The “elevator pitch” is just a buzzword-y way of saying “snapshot of important points, stated briefly and to the point.” An elevator ride is typically short, so that’s why it makes a good namesake. In a career context, it means a quick overview your best points and your goals. But in general, it can really be about anything you’re trying to sell to the listener.
Basically, the elevator pitch is a brief, snappy couple of sentences that tell the listener what they need to know—or, more specifically, what you want them to know. The goal isn’t to be a dry source of facts, but rather offer a few curated points that show the highlights. Here are a few ways to write an effective elevator pitch; you’ll surely see the difference capable executive recruitment gets when your talent is thoroughly acknowledged.
Know Your Audience
Fine tune your presentation depending on whether you are talking to a banker or investor, a potential customer or a future partner. Your speech should be worth their time, attention and money. Keep in mind the needs of the person in front of you. Show that you know what they’re looking for and that you can meet their needs. State whatever differentiates you from the competition. Think of an “only statement” such as: “We are the only business in the city/country/world that does X.”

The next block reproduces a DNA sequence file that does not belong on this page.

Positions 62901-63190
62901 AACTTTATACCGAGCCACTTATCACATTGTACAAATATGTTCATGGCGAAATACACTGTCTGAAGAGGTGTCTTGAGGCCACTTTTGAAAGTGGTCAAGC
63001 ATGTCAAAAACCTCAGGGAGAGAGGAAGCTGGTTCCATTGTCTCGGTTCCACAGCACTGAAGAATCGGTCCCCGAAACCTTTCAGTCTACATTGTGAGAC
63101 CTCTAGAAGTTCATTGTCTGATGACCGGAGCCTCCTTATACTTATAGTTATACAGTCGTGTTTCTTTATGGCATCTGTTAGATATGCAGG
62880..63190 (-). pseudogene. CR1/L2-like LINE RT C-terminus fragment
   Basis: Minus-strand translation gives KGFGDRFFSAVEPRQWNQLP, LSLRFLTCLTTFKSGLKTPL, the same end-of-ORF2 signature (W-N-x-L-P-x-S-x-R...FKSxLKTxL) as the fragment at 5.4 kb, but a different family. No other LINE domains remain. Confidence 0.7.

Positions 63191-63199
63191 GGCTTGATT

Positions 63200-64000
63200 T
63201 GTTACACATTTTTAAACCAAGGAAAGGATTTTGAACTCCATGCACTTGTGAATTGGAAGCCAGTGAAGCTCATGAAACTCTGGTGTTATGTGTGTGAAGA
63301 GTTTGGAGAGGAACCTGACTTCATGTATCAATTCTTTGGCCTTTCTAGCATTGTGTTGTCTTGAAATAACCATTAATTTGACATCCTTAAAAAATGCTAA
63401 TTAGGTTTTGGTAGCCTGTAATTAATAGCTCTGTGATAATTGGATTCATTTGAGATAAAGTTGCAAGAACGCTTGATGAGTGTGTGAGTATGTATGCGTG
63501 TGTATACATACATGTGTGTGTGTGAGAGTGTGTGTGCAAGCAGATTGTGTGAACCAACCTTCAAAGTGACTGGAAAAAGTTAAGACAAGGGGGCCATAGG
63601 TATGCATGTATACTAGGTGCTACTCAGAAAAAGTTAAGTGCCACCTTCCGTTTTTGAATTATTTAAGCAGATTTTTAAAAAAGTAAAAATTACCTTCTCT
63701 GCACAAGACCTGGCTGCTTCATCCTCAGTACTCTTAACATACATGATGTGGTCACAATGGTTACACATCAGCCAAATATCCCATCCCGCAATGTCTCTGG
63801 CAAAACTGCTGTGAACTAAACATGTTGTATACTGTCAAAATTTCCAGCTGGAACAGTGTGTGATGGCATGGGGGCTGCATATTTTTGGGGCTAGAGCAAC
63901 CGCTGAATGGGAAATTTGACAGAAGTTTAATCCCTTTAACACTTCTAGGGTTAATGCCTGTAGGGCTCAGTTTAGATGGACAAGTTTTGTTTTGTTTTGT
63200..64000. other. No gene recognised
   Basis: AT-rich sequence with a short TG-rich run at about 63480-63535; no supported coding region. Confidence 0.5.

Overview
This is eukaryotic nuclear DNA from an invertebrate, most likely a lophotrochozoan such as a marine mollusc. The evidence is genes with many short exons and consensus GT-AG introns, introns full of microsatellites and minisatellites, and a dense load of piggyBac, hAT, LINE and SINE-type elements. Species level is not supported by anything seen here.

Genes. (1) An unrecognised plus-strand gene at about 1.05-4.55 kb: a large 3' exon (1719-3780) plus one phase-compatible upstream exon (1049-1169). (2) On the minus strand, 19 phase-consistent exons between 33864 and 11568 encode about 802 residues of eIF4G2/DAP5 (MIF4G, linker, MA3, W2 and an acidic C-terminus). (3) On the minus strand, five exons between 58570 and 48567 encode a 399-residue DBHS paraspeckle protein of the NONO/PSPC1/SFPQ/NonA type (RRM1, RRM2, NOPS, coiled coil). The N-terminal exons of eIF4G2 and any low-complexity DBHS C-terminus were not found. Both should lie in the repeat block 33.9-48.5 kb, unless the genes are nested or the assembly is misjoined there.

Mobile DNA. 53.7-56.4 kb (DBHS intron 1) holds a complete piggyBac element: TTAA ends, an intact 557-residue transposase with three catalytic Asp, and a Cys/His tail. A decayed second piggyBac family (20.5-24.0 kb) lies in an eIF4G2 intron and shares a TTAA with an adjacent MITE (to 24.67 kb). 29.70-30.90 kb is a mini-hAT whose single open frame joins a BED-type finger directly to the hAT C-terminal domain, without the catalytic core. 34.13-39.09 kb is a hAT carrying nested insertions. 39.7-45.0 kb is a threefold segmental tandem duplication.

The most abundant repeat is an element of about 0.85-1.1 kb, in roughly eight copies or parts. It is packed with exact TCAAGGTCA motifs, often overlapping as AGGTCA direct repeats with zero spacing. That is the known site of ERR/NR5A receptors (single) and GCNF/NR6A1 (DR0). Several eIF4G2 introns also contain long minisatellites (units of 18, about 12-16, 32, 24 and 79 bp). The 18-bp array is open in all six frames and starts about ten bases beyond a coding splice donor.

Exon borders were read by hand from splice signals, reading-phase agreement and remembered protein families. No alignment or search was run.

Keep it short
People have short attention spans. Keep your pitch under one minute, or a couple hundred words if you are writing it. Focus on the key points. You can expand and fill in the gaps later during future conversations.
There are times when you will have a chance to expound on your resume, your experience, or your point of view. When asked for an elevator pitch, make sure you’re including only a few main points, and keep the sentences short and straightforward.
Be Ready to Get into the Nitty-Gritty
No matter how good your presentation is, not everyone will be immediately impressed. Assess the weak points and identify potential objections the audience might make. That way, you will have the right answers at hand.
Detail Company Culture
Give candidates a taste of what it will be like to work for your company. Are you innovative? Do you offer flex time? What do your current employees love most about working for you? What are the perks of the job? Outline vacation time, health benefits, and other perks such as flex time that will get them interested in learning more about the company.